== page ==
Suicide Prevention is...
In simplest terms, what it looks like to help someone or a generation that may be suicidal overcome is just to care without limits.
Too many times we have limits to our love for another.
Romans 13:8 says, "Owe no man any thing, but to love one another: for he that loveth another hath fulfilled the law." and Galatians 5:14 says, "For all the law is fulfilled in one word, even in this; Thou shalt love thy neighbor as thyself."
And it also says faith works by love. I could go on and on but basically what I'm saying is that there is no special formula. Caring is motivation for me in the Suicide Doors Conversation I host on social media and via conference call every year in September.
Whitney's Advice: "I'd first tell them they're not alone. I'd then encourage them to just take time however long they can to just acknowledge their strengths and weaknesses as just them. Not good. Not bad. Just them. Nothing that God cannot cultivate."
"My mental health story? It's odd for me to write this and honestly this has been a question that has stumped me for a while. I don't know the "proper" way to answer this question, but I'm going to give the most transparent answer I possibly can. So this past academic year has been really challenging for me due to many things that are not related to my academics."Read More
The Finish Line: Chance the Rapper, Power to the People, and Power of the People
What brings you joy?
God, Hip-Hop, Friends, Pokemon, and Security.
Michaelangelo's Mental Health Story:
We all have a story. With unforgettable characters, mind blowing plot twists, and unfathomable resolutions truly and masterfully orchestrated by God.
This is mine.
I have watched the specter of depression, like an insatiable beast, eat away and destroy the lives of many I have cared about, myself included. It makes individuals feel worthless, not cared for, hopeless, and not wanting to be on this planet anymore because of all the pressure and anguish. I’ve seen it, experienced it.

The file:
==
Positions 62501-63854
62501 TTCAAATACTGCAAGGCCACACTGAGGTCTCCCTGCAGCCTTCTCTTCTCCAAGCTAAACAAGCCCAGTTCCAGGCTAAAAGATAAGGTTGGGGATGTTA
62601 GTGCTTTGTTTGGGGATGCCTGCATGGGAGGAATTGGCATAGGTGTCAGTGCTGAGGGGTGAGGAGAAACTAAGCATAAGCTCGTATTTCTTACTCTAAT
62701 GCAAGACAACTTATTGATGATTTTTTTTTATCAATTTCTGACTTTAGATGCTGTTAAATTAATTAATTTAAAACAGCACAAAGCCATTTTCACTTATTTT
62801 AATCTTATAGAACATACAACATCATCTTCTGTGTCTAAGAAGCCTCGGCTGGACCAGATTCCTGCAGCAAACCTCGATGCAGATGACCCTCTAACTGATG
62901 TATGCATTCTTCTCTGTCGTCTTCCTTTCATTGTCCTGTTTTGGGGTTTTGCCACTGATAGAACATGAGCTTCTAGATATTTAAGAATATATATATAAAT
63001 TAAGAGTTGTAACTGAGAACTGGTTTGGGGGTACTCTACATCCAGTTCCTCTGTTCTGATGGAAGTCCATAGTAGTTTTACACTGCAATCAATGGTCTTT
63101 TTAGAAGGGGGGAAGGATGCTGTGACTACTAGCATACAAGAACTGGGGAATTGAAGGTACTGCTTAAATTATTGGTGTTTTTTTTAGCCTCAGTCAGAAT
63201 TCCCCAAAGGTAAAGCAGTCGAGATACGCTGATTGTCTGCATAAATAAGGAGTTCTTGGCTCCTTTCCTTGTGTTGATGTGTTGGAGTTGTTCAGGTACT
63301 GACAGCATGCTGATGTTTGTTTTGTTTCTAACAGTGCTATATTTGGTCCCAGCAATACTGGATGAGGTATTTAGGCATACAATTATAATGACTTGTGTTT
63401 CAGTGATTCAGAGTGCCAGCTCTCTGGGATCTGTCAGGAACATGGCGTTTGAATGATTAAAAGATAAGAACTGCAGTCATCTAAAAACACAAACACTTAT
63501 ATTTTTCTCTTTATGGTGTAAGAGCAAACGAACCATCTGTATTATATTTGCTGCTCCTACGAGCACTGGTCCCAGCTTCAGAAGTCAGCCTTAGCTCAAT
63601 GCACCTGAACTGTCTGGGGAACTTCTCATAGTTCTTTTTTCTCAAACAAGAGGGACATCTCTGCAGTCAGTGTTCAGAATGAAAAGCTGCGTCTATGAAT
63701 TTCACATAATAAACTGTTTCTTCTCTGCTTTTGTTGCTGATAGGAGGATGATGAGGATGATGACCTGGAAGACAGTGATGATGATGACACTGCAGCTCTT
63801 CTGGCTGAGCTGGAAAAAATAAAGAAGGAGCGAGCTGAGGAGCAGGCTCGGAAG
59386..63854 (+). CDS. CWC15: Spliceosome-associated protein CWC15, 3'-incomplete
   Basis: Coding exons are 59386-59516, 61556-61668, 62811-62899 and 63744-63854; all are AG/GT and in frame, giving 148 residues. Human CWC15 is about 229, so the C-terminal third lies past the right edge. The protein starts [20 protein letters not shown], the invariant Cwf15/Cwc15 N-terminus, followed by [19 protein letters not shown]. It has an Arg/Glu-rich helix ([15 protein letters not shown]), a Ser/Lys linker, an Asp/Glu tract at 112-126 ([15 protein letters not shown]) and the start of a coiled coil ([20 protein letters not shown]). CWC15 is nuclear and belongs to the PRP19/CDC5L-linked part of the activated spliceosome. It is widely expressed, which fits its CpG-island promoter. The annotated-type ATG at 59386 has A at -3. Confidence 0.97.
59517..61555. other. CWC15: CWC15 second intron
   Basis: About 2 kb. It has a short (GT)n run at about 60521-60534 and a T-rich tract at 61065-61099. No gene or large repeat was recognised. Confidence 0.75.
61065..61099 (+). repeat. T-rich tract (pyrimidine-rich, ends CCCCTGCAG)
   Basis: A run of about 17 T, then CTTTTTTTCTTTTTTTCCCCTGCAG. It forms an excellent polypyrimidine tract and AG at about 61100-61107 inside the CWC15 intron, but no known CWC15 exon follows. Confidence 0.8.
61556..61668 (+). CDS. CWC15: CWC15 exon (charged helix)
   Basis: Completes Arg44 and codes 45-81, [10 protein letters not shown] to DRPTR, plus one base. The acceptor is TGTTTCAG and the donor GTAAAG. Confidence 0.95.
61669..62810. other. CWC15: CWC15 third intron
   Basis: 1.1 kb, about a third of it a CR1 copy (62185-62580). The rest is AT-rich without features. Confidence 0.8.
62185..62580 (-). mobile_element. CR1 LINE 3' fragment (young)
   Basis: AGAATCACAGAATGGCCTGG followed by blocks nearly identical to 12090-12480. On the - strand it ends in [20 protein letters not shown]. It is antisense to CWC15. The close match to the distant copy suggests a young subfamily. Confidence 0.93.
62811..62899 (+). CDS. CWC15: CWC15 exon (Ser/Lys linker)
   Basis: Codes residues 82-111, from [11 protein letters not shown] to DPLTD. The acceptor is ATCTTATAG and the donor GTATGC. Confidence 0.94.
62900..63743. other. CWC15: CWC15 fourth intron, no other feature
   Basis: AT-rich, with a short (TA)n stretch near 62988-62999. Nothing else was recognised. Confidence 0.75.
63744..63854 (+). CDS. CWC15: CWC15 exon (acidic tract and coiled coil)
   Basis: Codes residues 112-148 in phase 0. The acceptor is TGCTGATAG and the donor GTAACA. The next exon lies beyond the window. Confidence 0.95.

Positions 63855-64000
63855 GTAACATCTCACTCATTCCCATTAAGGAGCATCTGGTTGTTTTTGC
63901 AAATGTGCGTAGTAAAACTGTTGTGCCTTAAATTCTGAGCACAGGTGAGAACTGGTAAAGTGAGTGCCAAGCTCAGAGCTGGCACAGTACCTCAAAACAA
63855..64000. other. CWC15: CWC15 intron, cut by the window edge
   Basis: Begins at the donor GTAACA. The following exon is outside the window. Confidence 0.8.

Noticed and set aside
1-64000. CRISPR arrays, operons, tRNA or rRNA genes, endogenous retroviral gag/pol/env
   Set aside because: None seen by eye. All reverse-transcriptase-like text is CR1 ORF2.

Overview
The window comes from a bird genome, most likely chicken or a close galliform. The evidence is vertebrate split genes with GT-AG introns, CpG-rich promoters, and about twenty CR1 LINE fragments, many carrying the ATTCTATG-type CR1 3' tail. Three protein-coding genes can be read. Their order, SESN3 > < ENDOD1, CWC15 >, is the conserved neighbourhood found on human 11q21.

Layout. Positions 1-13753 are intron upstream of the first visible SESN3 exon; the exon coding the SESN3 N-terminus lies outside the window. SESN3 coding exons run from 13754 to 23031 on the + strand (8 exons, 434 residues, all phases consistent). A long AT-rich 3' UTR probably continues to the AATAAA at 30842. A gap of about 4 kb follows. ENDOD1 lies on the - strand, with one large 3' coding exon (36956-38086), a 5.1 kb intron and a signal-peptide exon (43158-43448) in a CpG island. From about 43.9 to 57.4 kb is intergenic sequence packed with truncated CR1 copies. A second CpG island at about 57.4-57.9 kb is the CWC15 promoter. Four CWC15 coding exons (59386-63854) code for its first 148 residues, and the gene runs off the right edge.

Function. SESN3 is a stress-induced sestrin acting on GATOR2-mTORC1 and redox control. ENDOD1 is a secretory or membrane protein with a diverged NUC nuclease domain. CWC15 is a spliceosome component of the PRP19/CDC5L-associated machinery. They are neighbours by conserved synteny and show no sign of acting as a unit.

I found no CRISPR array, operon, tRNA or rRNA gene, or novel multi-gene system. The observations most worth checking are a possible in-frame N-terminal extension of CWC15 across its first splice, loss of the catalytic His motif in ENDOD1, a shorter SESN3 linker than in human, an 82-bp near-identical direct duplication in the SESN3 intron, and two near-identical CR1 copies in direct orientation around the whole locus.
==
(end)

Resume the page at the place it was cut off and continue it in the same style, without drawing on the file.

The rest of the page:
In the Black community in particular, the coping methodologies of the past are becoming outdated. We can't just “pray it away”, “stay strong”, “just get over it” and dismiss it by simply blaming it on the devil. We all we got. It's time for us as the new generation to usher in new stratagems of vulnerability, open conversations, lack of judgement, and pure, familial love with each and every individual we know that is going through it not just for ourselves, but the future generations that depend on our survival and to fulfill the dreams of our ancestors. I write this as the introduction to my story to not be preachy, just aphorisms gained through what I call: “The Finish Line: Chance the Rapper, Power to the People, and Power of the People.”
When my parents divorced back in 2009, I moved into unfavorable housing conditions with mice, little to no food on a weekly basis, and sleeping in a laundry room for a majority of my high school career. Graduating Salutatorian of my high school and gaining a scholarship to go to college, I found a way out of my situation down South.
Unfortunately, depression still followed me, and no matter how much I achieved, the awards I had won, the exotic places I had traveled, the people I had impacted, the good grades I had gotten...it still found a way to plague me. So much to the point where I was hospitalized two times for suicidal thoughts, all my scholarships were lost, and my school threatened to kick me out if I had one more “mishap”. My mental illness made me lose a lot of friends and people I cared about. Furthermore, when I didn't graduate with my incoming class, it destroyed me, making me feel like a failure. At this point I didn't know what to do.
But then salvation came in the form of everything and everyone I had invested in. Power to the people, Power of the People.
See, with my depression, as a Black man, I felt showing signs of it would make me weak. Not only did I struggle day to day with it, but I harnessed a perpetual sort of energy within me to be a blessing to other people exhibiting joy and motivation to all those I met. More than all my accomplishments, I became known on campus as the guy with a lot of energy, happiness and ability to brighten someone elses day. I felt like it was duty no matter what else I did, to give others joy even if I or them were not feeling so hot. Everyone fights a different battle every single day both externally and internally, some are just more vocal about it than others. I realized in my actions that we all we got, and we gotta start acting like such on a daily basis to protect each other's peace and joy. I found joy in being one to others. I had people coming to me saying I helped make their day, that I helped them stop contemplating suicide and negative thoughts for those down days. It gave me power and purpose knowing that the feelings were reciprocal and I could make a difference.